It’s Friday the 19th – Regulation A+ for Crowdfunding Goes into Effect

Equity crowdfunding for non-accredited investors in the US became legal today with Title IV of the JOBS Act, going into

Equity crowdfunding for non-accredited investors in the US became legal today with Title IV of the JOBS Act, also known as Regulation A+ going into effect today. After a multi-year period of back and forth in the halls of the SEC, Regulation A+ officially got the go ahead. With it, it relaxes rules for private companies to raise funds from non-accredited private investors.

For crowdfunding firms, today’s news is a big deal as it allows them to open up their platforms beyond just accredited investors and include mainstream retail customers. As a result, Seedrs, which has successfully been able to blend both accredited and non-accredited crowdfunding platform in the UK and Europe, is expected to launch its planned US operations with Regulation A+ going into effect. In addition, IndieGoGo, which already has a large user base of US customers using its non-equity selling crowdfunding platform has revealed interest in entering the equity selling space.

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Regulation A+

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Regulation A+ contains two types of fundraising opportunities for private firms:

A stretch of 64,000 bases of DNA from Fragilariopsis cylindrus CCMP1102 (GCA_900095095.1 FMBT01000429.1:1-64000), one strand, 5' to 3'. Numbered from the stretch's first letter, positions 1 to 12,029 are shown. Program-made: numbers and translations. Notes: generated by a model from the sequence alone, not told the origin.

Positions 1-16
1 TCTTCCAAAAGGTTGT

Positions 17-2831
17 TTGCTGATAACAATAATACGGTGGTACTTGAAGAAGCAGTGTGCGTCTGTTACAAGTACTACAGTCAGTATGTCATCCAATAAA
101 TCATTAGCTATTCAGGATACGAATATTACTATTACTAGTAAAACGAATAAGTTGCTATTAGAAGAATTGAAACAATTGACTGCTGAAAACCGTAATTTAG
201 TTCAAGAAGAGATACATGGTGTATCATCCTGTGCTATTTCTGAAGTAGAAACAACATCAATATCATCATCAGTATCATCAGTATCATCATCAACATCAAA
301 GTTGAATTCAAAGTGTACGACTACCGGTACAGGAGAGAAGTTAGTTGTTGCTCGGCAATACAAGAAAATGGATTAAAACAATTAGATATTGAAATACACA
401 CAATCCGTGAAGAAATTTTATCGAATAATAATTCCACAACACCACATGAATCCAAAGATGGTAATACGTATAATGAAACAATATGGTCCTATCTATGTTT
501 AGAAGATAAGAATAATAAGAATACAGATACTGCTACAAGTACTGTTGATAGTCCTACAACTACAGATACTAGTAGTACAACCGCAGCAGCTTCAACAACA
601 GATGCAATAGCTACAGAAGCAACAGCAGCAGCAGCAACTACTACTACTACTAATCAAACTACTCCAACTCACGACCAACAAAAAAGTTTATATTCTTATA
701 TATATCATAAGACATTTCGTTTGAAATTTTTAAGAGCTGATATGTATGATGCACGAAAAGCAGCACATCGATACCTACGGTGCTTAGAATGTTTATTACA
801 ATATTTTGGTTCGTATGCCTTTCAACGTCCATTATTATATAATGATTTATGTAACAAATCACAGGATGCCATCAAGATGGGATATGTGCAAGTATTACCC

Type 1 – Companies can raise up to $20 million in a 12 month period. Requires sending funding proposals to SEC for review. Also requires abiding by Blue Sky filings to register the sale in individual states
Type 2 – Companies can raise up to $50 million in a 12 month period. Requires sending funding proposals to SEC for review. Exempted from Blue Sky filings. Required to submit semi-annual and annual reports with the SEC.

While firms will now have easier access to raising funds from private investors, the costs associated with complying with Regulation A+ requirements create a barrier for startups. As such, ‘hotter’ startups that have a demand from accredited and institutional investors, may elect not to use Regulation A+. The result is that despite equity crowdfunding creating an aura of retail investors gaining access to invest in the next Uber or Airbnb, those types of deals may never appear on crowdfunding platforms.

On the other hand, startups, especially those that are consumer-facing, have been able to raise awareness for their brands by using crowdfunding campaigns. Therefore, even among startups that have plenty of access to capital, they may see benefits in raising a portion of their funds on an equity crowdfunding platform.

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